Will the Cold Temperatures cause Tiles to Tent, and Will the insurance provide coverage for a tented tile floor?

QUESTION

Our house is 25 years old (we have lived in it for 15 years) and this week our stone floor in the kitchen has began to tent. I have been reading about it and the most likely cause for us I believe is we live in south Louisiana where it rarely gets cold and we have gone from 70's down to 20's now for the second time in weeks and it is staying that cold for several days.

It seems that it happens if not put down properly but since it has been 25 years I wondered if insurance can still say it is because it was not put down properly? I also read that the tenting more typically occurs within the first 12-18 months or 2 summer and winter cycles.

Second I wondered if you could tell me what I should expect the insurance guy to do when he comes and looks at it. (I called them Monday morning and they were to come today at 2 pm but they had to cancel because the insurance agency wanted them off of the potentially dangerous roads).

ANSWER

ANSWER - Normally it isn't the cold that leads to a tile tenting, it is the higher temperatures or moisture that causes expansion in tiles that can lead to tile tenting if the tile wasn't installed correctly.  When a tile gets cold it contracts.  When a tile gets warm or absorbs water it expands.  If there are no movement joints to mitigate the expansion of the tile, and if the tile isn't bonded as well as it should be to its substrate, then when the tile expands it can cause the tile to tent up or debond from the substrate.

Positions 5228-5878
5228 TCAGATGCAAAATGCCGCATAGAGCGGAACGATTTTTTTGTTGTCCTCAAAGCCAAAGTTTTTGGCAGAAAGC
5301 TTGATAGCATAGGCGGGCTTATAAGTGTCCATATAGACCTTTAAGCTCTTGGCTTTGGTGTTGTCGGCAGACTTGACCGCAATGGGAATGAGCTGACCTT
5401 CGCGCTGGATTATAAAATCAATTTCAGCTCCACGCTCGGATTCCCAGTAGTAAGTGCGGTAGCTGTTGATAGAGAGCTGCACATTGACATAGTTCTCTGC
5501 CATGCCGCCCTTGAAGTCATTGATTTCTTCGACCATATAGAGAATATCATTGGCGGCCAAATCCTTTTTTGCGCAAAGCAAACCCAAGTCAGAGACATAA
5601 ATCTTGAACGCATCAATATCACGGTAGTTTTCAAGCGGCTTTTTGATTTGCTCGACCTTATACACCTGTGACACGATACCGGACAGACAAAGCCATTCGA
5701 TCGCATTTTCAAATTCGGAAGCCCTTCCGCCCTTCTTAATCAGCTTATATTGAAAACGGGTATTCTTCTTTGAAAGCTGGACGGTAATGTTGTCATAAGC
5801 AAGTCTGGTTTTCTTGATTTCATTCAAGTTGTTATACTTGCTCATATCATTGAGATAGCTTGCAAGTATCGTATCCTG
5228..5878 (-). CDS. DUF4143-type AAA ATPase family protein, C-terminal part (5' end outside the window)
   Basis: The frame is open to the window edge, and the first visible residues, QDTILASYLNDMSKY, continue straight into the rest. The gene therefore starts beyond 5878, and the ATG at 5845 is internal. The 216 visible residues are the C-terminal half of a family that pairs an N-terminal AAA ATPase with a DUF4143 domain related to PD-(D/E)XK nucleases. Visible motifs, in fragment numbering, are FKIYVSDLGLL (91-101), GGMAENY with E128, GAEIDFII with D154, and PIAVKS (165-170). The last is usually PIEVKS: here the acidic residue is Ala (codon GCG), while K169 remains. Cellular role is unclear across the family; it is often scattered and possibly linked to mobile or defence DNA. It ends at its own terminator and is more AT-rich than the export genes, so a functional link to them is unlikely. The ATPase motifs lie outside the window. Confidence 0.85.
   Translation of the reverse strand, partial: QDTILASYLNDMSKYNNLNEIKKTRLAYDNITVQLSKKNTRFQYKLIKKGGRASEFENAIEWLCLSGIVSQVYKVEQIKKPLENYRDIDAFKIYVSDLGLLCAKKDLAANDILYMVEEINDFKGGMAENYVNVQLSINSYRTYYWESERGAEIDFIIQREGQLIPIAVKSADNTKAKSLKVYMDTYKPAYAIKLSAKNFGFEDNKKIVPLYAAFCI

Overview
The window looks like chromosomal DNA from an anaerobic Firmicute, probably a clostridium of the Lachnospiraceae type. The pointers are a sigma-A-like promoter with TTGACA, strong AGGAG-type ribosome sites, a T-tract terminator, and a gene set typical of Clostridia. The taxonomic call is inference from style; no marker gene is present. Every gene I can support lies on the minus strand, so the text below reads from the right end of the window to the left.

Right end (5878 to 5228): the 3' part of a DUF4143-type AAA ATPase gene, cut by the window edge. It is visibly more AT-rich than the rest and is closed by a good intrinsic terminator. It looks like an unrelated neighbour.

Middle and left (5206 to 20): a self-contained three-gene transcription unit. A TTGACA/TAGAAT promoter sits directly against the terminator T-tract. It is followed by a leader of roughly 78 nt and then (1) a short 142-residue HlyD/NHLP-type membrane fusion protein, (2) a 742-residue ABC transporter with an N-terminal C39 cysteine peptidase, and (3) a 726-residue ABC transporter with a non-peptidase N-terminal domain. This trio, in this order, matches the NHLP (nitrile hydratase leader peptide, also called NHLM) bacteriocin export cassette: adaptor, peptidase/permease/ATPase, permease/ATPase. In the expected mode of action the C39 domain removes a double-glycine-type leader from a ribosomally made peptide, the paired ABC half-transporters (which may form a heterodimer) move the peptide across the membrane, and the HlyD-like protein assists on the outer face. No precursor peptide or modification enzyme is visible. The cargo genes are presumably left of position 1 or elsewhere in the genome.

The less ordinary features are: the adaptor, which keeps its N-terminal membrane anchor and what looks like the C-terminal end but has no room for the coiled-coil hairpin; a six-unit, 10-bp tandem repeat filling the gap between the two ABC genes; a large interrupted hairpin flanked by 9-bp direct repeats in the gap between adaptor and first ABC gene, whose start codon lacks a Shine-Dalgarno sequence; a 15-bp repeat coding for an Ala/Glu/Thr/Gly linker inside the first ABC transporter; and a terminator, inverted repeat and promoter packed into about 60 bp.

Depending on the respective state laws, some insurance companies will cover a loss if the tile tented or debonded as the result of a certain weather or flooding event; even if the tile had not been originally installed correctly.  Other insurance companies will take the position that if the tile had originally been installed correctly, then the tile wouldn't have tented as a result of the weather or water loss event, and they will not provide coverage.

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